The Commission for Personal Data Protection (CPDP, „the Commission“) published two separate statements concerning processing of employees’ personal data by their employers in compliance with Regulation (EU) 2016/679 („the Regulation“) in the Covid-19 situation, in particular:
Organizing group testing of employees upon completion of balancing test
Within its statement the Commission analyzed the measures which employers may undertake to ensure healthy and safe working conditions in a Covid-19 epidemic situation. The Commission expressly state that since Bulgarian legislation does not provide for obligations of employers to perform tests, they are only allowed to organize tests, but not to actually perform them. Therefore, employers do not have legitimate need to process health related data, including genetic data contained in the PCR-test samples.
The Commission concluded that an employer, led by its legitimate interest to ensure business continuity, may undertake measures to preserve employees’ health in the epidemic crisis situation by organizing their group testing.
In this regard, the CPDP states that for the purposes of test organization, the employer may rely on its legitimate interest (Art. 6, para 1, item „f“ of the Regulation) as a legal ground for processing data. The CPDP reminds that for relying on this legal ground, the employer must first perform a balancing test and only if the balancing test shows that employer’s interest prevail, the employer may proceed with issuing an order that binds its employees to undergo a PCR-test for Covid-19.
The employer may only process health data at a later stage, if and when an employee submits a sick leave note to certify that he/she was treated for Covid-19. Until that moment, the employer does not need and is therefore not entitled to process employees’ health data.
Limitations on requesting health data from employees working from home
The Commission is referred to rule whether employers are allowed to require employees who work from home to provide information on whether they or their family members suffer from Covid-19, as well as if they undergo quarantine measures under suspicion of contagion. To express its position, the Commission once again relied on the measures that employers are allowed to implement to ensure safe working conditions in the epidemic situation.
The Commission held that employers’ powers only refer to the working premises. Since the matter refers to the health condition of employees who work from home, employers’ supervision cannot be spread over home and family lives of employees. In this regard, there is no applicable legal ground for the employer to require any such information from employees, due to the fact that these employees are isolated and do not pose a threat to their colleagues’ health. It is also added that other facts such as work regime and meetings between employees must be taken int account, as well the possibility that the employee in question may not be aware of him/her being contagious.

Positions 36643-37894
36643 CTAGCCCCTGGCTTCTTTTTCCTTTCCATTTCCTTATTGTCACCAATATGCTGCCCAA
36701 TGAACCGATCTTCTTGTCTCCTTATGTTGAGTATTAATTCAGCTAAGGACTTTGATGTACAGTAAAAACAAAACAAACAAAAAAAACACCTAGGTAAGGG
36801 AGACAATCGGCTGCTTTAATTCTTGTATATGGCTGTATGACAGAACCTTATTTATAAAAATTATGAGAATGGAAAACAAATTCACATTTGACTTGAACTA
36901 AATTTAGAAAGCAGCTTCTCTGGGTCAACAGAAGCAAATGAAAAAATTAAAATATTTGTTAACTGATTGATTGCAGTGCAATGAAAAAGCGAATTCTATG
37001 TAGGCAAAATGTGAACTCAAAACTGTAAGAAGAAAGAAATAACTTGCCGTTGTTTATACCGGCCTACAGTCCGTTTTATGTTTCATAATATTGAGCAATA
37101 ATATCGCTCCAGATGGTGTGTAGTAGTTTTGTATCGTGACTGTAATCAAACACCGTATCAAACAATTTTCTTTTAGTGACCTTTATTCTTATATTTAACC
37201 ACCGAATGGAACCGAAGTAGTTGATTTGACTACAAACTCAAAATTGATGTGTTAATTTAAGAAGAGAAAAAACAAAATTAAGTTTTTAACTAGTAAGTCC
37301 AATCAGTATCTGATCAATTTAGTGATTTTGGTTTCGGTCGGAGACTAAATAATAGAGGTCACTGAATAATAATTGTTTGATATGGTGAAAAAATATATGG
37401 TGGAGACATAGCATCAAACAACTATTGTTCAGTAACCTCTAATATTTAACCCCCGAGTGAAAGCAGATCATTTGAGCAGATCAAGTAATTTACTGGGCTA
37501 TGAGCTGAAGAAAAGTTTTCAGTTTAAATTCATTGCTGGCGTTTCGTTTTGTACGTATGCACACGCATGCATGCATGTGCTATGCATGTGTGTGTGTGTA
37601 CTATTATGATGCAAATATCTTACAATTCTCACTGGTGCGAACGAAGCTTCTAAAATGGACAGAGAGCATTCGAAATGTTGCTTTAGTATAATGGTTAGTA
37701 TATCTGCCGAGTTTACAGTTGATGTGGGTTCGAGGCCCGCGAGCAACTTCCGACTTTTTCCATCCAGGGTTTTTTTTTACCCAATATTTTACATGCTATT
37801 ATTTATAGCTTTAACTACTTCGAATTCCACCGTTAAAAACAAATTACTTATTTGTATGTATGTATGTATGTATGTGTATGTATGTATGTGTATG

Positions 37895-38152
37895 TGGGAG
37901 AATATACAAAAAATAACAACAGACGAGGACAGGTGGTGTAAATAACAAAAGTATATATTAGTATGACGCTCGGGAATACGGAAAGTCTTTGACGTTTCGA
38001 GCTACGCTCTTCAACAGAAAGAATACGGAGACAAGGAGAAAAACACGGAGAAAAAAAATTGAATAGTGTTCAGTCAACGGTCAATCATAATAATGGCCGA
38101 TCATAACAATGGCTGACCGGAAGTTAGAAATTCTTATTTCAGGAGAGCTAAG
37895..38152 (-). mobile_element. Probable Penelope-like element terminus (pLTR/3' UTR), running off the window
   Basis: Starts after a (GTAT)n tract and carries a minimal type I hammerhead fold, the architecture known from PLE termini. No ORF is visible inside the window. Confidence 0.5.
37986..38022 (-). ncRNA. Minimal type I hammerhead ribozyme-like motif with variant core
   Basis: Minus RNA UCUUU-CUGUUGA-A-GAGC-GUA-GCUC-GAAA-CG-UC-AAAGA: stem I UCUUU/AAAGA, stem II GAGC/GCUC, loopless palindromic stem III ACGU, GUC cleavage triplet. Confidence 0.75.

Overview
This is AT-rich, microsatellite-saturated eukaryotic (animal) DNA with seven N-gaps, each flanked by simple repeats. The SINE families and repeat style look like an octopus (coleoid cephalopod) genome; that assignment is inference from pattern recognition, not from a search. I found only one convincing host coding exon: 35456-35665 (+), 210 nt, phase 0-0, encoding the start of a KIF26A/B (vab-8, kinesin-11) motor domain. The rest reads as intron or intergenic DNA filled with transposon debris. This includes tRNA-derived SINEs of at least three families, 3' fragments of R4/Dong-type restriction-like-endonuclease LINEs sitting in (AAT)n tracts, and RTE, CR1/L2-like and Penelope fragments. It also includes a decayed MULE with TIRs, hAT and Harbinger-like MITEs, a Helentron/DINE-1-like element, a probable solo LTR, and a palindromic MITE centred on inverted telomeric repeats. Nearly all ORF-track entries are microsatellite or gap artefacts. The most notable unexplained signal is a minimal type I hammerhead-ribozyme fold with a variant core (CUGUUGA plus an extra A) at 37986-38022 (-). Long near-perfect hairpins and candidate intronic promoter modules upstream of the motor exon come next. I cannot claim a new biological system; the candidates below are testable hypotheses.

The measures which employers may and shall implement consist of access control mechanism, inclusive of temperature check of employees who visit the office in order to prohibit the entrance of employees with respiratory disease symptoms from the premises.
Within the statement it is underlined that information concerning health of employees who work from home may be processes when that information has been made publicly available by the data subject (Art. 9, para. 2, item “e” of the Regulation), as well as in cases where the employee submits a sick leave note to certify that he/she is treated for Covid-19. Information on household members being ill may be processed, if any such information is contained in the sick leave note. Until being provided with a sick leave note, the employer does not need to process health data on individuals working from home.
According to the Commission’s statement, the employer may provide information to other employees about one of their colleagues being ill, if this is positively confirmed, but without providing data to identify the individual, i.e. without reference to his/her name. Only health authorities are allowed to identify a contagious individual, to track his contacts and to organize testing of these individuals.
The two statements of the Commission undoubtedly contribute to the further understanding of various matters related to employers’ entitlement to gather and process employees’ data in the situation of epidemic emergency. However, the Commission does not provide detailed guidance as regards processing data of employees who actually visit their work places, especially concerning their health data, information for their travel and visits abroad, data on recent contacts, etc.
The statements expressly state that they are only to provide consultancy and clarifications as regards the interpretation of applicable legislation. It is further elaborated that any particular data processing must have a valid legal ground and that the processing must comply with data protection principles as stated in Art. 5 of the Regulation.
In view of the above, prior to undertaking any particular processing, employers must carefully consider whether it is admissible to process personal data for the purposes of ensuring healthy and safe working condition or otherwise preventing the spread of Covid-19.
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